"The kinds of technology breakthroughs that brought about The Aristocrats are more important than the ones that came with Star Wars or King Kong," he says. He's referring to the handheld cameras and near consumer-level digital audio equipment that The Aristocrats was made with-and the Pro Tools editing and mixing system that was used sits 50 feet away from where the film was in part assembled. "The cost of video and audio technology has come down by two orders of magnitude," he says. "A film that used to cost $3 million to make can now be done for $30,000."

The Filmmaker as Film Watcher
But that's what I wanted to ask Jillette about. How does an entertainment-media professional regard the main entertainment system in his own home? When you're placing your talent before people everyday through tube and lens, does the lens look back at you like Nietzsche's abyss? Or is it a busman's holiday, where suspension of disbelief might as well be a programmed macro on the Crestron?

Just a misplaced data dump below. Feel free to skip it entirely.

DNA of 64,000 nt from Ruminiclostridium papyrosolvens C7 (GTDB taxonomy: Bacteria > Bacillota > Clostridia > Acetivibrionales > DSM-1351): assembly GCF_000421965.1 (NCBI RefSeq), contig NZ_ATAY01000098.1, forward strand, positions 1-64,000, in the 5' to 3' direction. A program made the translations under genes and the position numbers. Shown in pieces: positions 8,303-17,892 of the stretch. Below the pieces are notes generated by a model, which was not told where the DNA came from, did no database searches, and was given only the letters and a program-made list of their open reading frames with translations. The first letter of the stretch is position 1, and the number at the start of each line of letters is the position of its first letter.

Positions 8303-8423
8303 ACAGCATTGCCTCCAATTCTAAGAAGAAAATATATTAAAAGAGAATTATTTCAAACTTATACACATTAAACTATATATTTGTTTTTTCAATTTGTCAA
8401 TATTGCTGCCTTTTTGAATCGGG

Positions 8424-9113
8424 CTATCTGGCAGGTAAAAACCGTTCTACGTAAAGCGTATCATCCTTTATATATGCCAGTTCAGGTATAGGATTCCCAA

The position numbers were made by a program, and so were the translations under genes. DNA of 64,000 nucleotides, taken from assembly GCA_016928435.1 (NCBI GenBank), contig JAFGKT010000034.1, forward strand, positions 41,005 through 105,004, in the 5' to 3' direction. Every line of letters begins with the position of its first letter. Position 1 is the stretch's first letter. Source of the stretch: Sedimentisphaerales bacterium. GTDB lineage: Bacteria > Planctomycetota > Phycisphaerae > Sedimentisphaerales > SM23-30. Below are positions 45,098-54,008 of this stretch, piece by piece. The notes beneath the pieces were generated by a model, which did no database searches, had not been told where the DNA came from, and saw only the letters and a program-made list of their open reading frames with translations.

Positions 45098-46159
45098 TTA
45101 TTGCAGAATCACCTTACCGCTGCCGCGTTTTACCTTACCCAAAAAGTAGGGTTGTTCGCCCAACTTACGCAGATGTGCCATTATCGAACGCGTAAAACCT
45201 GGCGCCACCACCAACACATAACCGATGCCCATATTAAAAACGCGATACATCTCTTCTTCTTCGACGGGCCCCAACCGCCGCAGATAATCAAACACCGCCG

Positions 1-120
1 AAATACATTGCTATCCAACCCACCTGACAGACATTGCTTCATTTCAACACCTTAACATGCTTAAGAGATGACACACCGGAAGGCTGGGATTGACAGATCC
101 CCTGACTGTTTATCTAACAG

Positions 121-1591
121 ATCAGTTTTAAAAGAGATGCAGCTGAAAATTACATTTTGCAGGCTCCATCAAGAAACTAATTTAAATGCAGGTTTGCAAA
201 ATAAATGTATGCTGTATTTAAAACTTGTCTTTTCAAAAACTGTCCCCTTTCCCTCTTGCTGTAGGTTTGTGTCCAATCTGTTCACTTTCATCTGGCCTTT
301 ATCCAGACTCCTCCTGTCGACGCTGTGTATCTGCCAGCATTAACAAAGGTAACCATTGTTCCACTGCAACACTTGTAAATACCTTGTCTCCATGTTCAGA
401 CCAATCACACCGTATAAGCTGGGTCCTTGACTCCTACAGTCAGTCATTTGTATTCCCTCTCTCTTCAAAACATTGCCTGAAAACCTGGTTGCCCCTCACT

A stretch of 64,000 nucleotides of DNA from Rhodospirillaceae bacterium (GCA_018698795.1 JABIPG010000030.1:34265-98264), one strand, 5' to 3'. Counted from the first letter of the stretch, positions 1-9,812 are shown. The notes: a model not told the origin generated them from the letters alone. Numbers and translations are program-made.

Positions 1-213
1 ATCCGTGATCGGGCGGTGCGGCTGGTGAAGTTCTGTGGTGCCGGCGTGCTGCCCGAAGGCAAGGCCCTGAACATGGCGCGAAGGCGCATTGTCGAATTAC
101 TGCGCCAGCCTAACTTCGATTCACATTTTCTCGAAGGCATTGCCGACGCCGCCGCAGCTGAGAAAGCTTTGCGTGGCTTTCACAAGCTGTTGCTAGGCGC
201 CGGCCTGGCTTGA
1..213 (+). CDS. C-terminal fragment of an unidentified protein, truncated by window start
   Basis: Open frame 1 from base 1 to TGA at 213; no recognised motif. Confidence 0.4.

The cinema seduced Jillette at a young age-he worked as a marquee changer at the Garden Theater in his hometown of Greenfield, Massachusetts when he was a teenager. "My hair was too long to be an usher, but I still got to see all the movies for free," he remembers, while digging into a bowl of popcorn fresh from the kitchen a few feet away from his personal bijou. "But I figured out some things early on. When I got my first great stereo system-a pair of Dahlquists, a Yamaha amp, and a B&O turntable-the first record I put on was Never Mind the Bollocks, and I realized then and there that I was playing that record back on equipment that was better than what the Sex Pistols had when they made the record. So, I really think Marshall McLuhan could not have been more wrong-the medium is not the message. The message is the message. I watch movies because I like the content, not because of the special effects. Psycho was a step back in terms of filmmaking technology, but it changed how movies were made, much like The Texas Chainsaw Massacre, a great movie, and my all-time favorite, Dawn of the Dead. It's emotional and political, and George Romero is a genius. The special effects are done with sweat and genius, not technology." Still, he likes the dark, communal environment of the traditional cinema.